At somewhere around 10 years old, I knew I had to write. I started with a tiny diary and progressed to poetry, short stories, and personal essays. A planner by nature, I quickly developed a filing system of magazine and anthology submissions, publishing houses I wanted to target, and story ideas I planned to pursue. By 18, I was desperate to publish a book. But I felt like something crucial was missing: life experience. I'd yet to experience heartbreak or tragedy or any real angst, and I felt like every character I wrote was flat. Looking back, I think I simply didn't trust my imagination.
For a while, I found my groove with journalism. I wrote for local newspapers and a couple of small magazines, And then, for a long while, I stopped writing.
It was, apparently, time to have some life experiences--expected and surprising, planned and unplanned, welcome and despised. Namely: marriage, a miscarriage, infertility struggles, international adoption, a move across the country and away from friends and family, my husband's sudden and severe illness...and all sorts of things in between.
For about six years, I was immersed in life, all dreams of writing set aside indefinitely. I was too busy learning how to survive a Houston summer, bake a six-layer rainbow cake, navigate the school system with four kids, and build a new home-base of friends. I taught private piano lessons for a time, volunteered at school and church, researched doctors and dragged my husband to appointments...and filled every waking hour until I'd lost all my margins.
Then came the spring of 2013.
My sister Shirlee convinced me to enter a writing contest. As soon as I started writing again, I remembered why I loved it and how much I needed it. A year later, I signed a contract for my first book. For a couple of days, it was a dream come true. Then I started the revision process and became a certifiable basket case until my husband basically told me to get a hold of myself. Actually, what he said was, "Something has to change."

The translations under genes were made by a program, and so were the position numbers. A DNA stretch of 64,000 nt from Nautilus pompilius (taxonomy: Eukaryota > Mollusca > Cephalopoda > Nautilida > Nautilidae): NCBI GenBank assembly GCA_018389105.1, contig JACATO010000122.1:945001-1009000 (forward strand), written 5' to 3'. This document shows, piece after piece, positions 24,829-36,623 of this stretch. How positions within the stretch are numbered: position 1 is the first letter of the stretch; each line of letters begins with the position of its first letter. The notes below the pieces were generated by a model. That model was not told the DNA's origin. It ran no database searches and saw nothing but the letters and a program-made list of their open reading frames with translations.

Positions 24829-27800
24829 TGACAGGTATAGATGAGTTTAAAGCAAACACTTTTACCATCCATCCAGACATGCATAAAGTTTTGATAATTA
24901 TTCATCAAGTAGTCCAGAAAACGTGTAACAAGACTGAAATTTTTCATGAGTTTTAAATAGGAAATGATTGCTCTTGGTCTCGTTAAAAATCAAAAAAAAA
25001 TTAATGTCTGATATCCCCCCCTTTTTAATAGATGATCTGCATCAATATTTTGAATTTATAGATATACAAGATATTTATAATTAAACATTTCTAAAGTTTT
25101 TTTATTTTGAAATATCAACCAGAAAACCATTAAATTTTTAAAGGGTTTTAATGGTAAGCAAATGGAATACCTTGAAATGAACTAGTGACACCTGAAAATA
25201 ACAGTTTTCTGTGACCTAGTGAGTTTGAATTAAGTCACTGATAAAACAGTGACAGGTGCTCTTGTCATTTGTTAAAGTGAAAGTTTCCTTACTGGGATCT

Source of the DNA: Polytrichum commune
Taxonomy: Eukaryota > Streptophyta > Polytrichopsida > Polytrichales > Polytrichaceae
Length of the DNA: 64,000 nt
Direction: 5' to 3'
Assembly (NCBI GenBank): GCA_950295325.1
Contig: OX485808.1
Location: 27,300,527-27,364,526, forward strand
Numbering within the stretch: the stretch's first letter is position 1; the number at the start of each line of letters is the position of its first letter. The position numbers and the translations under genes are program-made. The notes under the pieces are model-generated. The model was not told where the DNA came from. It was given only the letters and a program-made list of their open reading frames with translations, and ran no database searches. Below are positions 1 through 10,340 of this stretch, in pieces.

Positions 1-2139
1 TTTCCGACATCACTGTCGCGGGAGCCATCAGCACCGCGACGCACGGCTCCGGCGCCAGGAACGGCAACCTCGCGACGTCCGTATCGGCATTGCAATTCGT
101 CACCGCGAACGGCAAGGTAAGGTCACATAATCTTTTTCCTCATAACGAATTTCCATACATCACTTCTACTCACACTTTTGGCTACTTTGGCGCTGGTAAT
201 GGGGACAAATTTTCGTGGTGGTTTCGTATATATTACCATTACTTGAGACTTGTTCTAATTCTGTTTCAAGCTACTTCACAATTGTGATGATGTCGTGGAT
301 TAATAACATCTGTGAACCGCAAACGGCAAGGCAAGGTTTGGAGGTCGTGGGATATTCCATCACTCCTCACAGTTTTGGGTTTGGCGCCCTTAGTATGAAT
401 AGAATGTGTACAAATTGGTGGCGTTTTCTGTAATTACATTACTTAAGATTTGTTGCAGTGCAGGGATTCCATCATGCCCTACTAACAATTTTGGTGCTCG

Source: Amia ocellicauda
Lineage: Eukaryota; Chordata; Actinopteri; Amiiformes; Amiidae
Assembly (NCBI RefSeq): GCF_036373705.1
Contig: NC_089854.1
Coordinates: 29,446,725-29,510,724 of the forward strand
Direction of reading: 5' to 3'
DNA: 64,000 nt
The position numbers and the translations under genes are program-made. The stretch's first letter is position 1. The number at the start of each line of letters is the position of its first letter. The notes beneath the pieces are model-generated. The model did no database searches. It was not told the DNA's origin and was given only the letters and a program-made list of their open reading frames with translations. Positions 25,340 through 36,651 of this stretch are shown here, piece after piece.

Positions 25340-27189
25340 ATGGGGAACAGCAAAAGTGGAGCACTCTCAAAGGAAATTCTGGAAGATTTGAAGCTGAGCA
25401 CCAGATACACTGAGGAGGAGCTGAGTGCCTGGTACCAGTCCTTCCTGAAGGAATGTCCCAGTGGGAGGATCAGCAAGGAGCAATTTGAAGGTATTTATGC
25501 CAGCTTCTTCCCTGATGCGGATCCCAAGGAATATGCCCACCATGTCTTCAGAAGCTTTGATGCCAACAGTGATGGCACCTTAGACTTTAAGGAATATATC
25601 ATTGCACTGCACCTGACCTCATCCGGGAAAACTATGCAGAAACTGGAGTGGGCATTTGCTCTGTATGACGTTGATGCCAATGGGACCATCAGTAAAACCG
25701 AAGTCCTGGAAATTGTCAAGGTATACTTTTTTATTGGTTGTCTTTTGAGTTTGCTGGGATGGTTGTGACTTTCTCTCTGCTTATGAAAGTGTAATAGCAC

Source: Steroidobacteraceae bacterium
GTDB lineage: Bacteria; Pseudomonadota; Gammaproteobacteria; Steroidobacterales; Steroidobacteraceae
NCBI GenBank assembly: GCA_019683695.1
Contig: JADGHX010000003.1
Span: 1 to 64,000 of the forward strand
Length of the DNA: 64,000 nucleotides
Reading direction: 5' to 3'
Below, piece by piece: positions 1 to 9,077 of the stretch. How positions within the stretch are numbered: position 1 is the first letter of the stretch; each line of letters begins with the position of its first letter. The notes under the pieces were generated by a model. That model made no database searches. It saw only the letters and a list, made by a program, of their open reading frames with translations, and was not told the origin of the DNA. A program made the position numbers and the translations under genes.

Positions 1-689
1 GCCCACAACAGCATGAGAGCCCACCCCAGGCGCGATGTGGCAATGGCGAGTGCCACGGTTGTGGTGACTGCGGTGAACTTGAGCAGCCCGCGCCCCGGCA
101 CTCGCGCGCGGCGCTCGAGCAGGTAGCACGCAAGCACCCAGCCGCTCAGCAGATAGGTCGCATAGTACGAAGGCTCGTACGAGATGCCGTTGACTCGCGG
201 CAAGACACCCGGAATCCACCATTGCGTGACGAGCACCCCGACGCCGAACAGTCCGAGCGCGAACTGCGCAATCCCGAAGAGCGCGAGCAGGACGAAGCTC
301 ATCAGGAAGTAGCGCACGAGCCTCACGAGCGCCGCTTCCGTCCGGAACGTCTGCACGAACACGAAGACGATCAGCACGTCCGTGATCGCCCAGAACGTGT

So we dropped pretty much every non-vital activity.
I rediscovered unscheduled time, and I tasted my dreams again for the first time in over a decade. I took up teaching English at a local community college, started writing for a local magazine, and continued to work on my next book.
In November 2016, however, one of our daughters was diagnosed with cancer, and our entire world shifted. By the grace and power of God, Aaliyah survived and was declared NED (No Evidence of Disease) in September 2017. Not a day has passed since her initial diagnosis that I am not reminded that our life is a tiny breath in the face of eternity - and I want to make it count. What that looks like for me? Slowing down. Connecting with friends and loved ones. Caring for people in need. Pursuing the career I know deep in my soul I was born to do, and living "like there's no tomorrow."
Lord, remind me how brief my time on earth will be. Remind me that my days are numbered - how fleeting my life is. You have made my life no longer than the width of my hand. My entire lifetime is just a moment to you; at best, each of us is but a breath. -Psalm 39:4-5